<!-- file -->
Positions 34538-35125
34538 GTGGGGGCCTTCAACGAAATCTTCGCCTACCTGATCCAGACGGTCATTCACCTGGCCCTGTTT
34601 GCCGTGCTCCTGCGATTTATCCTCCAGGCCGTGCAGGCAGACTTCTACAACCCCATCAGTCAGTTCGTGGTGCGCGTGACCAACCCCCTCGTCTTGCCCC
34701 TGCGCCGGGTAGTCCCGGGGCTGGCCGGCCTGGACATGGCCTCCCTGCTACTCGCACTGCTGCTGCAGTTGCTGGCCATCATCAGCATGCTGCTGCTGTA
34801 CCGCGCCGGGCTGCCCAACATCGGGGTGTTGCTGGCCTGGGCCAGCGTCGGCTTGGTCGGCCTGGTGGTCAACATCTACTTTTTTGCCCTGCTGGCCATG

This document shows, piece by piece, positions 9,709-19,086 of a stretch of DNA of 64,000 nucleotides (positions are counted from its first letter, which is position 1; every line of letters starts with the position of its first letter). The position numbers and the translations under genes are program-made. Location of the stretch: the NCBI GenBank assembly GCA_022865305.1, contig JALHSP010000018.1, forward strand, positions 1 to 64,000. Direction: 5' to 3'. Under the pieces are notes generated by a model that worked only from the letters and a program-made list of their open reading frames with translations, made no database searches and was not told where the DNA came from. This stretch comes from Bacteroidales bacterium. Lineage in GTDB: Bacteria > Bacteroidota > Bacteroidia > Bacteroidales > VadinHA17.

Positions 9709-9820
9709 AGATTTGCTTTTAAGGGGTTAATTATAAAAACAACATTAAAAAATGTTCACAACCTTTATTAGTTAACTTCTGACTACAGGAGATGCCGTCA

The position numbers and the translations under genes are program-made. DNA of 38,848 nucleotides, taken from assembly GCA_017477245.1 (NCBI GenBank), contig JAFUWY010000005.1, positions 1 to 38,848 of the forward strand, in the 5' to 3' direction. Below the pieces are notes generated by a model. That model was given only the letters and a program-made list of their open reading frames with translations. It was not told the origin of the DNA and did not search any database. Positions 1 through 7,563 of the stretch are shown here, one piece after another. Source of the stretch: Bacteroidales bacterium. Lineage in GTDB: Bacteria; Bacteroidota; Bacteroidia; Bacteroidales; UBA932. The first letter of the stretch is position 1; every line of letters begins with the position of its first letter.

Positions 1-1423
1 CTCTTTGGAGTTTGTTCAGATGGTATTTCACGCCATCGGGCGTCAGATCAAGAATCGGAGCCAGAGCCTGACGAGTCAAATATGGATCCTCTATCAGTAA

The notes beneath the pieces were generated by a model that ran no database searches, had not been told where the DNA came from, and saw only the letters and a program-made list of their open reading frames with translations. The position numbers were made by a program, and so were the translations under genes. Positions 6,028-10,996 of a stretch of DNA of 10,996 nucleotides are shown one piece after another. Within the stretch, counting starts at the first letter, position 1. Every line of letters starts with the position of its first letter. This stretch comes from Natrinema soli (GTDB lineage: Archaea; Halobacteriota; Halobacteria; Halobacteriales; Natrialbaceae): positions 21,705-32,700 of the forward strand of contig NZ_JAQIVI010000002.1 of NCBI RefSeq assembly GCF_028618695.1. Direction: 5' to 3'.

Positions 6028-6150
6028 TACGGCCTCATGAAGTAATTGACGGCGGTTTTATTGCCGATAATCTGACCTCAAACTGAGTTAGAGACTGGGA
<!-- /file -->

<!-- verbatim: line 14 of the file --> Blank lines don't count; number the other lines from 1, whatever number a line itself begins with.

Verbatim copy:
6028 TACGGCCTCATGAAGTAATTGACGGCGGTTTTATTGCCGATAATCTGACCTCAAACTGAGTTAGAGACTGGGA